J.M. v. Briseno, No. 08 OP 1642 (Ill. App. Ct. June 3, 2011).
June 09, 2011
Victim-petitioner filed for and was granted an emergency petition for a civil order of protection under the state’s Civil No Contact Order Act (“Act”), after she was raped by respondent following a night of heavy drinking. The victim then sought a plenary no-contact order against respondent. Under the Act, if a court “finds that the petitioner has been a victim of non-consensual sexual conduct or non-consensual sexual penetration, a civil no[-]contact order shall issue.” Following an evidentiary hearing, the trial court denied the victim’s petition based on its finding that it was more likely than not that she consented. The victim appealed, arguing that the court’s interpretation of the Act was erroneous because, inter alia, the Act does not require the victim to testify that she was too drunk to consent to establish legal incapacity, and the Act does not allow the court to presume consent. The appellate court reversed the decision of the trial court, holding that because there was sufficient evidence in the record to prove that the petitioner was a victim of nonconsensual sexual penetration under the Act, she was entitled to an order of protection, “and the trial court’s findings to the contrary were against the manifest weight of the evidence.” In support of its holding, the court described the “unimpeached and unrebutted” testimony of the victim that: (1) she was very intoxicated the night of the rape; (2) she remembered respondent—a fellow law school student—giving her beers and then vaginally penetrating her; (3) she tried to push respondent off of her but was so intoxicated she could not really move much; and (4) when she awoke the next morning she immediately told respondent he shouldn’t be there. The court also found it probative on the issue of consent that respondent had left a note and sent text messages to the victim the next day, including that he was “sorry about last night” and that he “felt terrible about what happened the other night.” The court further referenced the fact that the victim soon after called a friend to tell him she had been raped, underwent an extensive and invasive medical examination at the hospital, took medication to prevent pregnancy, sexually transmitted diseases, and HIV that made her very sick, and that the police detective investigating the rape testified that he found the victim to be “credible.” In the face of the weight of this evidence, the court found respondent’s reliance on “relatively minor contradictions in petitioner’s testimony to justify the trial court’s ruling that petitioner was not credible” to be unpersuasive, as the contradictions were “inconsequential as to the central issue of whether nonconsensual sexual penetration occurred.” The court then concluded that because the victim met her burden to show by a preponderance of the evidence that she was a victim of nonconsensual sexual penetration under the Act, she was entitled to an order of protection, and the court need not reach the victim’s argument that she was legally unable to consent due to intoxication. The court then reversed and remanded to the trial court for the issuance of a plenary civil no-contact order against respondent.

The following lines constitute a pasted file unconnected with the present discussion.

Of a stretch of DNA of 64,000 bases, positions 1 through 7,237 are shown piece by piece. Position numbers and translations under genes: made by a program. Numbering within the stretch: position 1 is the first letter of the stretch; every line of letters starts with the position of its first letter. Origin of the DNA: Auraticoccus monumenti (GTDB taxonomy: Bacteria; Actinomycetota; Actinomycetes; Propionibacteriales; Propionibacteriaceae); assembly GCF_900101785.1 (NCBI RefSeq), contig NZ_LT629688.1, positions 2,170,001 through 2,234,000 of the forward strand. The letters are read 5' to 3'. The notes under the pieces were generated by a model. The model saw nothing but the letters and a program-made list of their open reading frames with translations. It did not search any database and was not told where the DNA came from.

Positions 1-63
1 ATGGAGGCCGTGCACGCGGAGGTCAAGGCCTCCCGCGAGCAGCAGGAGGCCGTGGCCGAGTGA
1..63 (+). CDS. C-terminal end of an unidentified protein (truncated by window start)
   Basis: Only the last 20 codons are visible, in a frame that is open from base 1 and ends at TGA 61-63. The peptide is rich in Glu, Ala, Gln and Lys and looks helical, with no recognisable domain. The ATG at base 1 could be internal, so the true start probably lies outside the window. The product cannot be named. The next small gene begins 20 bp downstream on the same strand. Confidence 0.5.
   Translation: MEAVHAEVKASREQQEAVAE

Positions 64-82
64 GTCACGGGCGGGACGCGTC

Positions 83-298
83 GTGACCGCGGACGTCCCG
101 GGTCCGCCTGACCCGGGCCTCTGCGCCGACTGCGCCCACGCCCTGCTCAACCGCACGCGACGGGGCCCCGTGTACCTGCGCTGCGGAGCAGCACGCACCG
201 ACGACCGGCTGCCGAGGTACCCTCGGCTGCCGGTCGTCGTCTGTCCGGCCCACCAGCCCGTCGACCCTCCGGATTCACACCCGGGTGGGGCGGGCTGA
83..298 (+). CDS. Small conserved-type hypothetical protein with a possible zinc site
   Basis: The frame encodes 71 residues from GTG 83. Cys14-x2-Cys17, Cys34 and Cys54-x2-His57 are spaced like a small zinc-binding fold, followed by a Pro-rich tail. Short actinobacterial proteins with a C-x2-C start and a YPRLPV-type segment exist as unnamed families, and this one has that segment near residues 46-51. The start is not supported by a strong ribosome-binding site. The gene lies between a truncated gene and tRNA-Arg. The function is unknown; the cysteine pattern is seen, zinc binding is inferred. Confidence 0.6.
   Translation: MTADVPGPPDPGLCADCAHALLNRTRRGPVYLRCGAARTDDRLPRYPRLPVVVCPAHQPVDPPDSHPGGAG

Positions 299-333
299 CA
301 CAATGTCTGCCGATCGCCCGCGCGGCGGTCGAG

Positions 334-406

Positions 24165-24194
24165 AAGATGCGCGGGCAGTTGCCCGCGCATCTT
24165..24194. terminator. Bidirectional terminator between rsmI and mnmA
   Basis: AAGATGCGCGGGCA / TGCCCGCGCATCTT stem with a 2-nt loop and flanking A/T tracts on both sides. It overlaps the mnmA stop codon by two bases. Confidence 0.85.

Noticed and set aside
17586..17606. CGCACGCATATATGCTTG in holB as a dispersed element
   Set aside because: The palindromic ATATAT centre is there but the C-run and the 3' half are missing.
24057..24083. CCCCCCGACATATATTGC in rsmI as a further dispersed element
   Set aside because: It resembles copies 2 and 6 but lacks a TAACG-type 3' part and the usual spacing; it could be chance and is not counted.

NCVLI participated in this proceeding as amicus curiae, along with co-amici, the Illinois Coalition Against Sexual Assault, the Victim Rights Law Center, the National Sexual Violence Resource Center, the National Center for Victims of Crime, and the Chicago Alliance Against Sexual Exploitation. In their brief, amici emphasized the critical importance of protecting victims of sexual assault and argued, inter alia, that the trial court’s order directly contravened the intent of the Civil No Contact Order Act and the public policy that led to its enactment.